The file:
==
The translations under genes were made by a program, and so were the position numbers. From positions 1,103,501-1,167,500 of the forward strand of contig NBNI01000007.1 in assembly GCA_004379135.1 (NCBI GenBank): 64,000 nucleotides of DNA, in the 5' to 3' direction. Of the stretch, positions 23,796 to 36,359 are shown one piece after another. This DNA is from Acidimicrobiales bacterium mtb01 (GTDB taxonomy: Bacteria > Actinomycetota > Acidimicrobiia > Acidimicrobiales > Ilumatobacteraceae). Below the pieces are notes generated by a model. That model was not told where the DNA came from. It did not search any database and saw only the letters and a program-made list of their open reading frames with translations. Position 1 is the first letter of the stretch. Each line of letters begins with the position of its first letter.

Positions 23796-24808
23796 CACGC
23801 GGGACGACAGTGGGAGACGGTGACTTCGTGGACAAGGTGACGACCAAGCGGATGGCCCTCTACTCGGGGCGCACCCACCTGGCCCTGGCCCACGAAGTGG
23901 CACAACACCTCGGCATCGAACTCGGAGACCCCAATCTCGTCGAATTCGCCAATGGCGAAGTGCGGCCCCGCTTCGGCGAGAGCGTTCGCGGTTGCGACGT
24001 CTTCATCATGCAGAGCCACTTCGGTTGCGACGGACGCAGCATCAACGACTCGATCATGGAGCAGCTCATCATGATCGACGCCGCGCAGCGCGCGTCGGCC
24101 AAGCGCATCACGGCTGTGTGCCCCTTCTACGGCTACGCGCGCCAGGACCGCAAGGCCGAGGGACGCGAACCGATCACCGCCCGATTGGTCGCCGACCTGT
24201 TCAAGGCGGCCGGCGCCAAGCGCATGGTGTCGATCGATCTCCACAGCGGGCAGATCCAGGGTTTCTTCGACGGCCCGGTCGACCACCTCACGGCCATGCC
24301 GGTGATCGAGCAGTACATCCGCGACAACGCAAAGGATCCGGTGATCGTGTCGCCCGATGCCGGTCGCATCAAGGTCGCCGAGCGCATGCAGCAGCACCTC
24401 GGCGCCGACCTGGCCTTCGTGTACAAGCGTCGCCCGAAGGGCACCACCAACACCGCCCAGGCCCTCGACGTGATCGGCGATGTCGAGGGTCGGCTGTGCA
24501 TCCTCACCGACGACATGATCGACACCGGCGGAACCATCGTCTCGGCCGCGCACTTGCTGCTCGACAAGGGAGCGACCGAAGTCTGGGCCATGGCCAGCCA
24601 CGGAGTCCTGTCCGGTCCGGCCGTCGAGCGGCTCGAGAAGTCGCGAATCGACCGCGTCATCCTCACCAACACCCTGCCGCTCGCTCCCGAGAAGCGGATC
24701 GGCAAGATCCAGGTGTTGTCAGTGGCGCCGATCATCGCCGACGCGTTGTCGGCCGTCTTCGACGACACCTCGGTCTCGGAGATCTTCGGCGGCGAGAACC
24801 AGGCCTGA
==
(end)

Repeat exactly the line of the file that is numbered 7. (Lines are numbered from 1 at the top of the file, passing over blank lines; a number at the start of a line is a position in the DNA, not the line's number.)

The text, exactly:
24101 AAGCGCATCACGGCTGTGTGCCCCTTCTACGGCTACGCGCGCCAGGACCGCAAGGCCGAGGGACGCGAACCGATCACCGCCCGATTGGTCGCCGACCTGT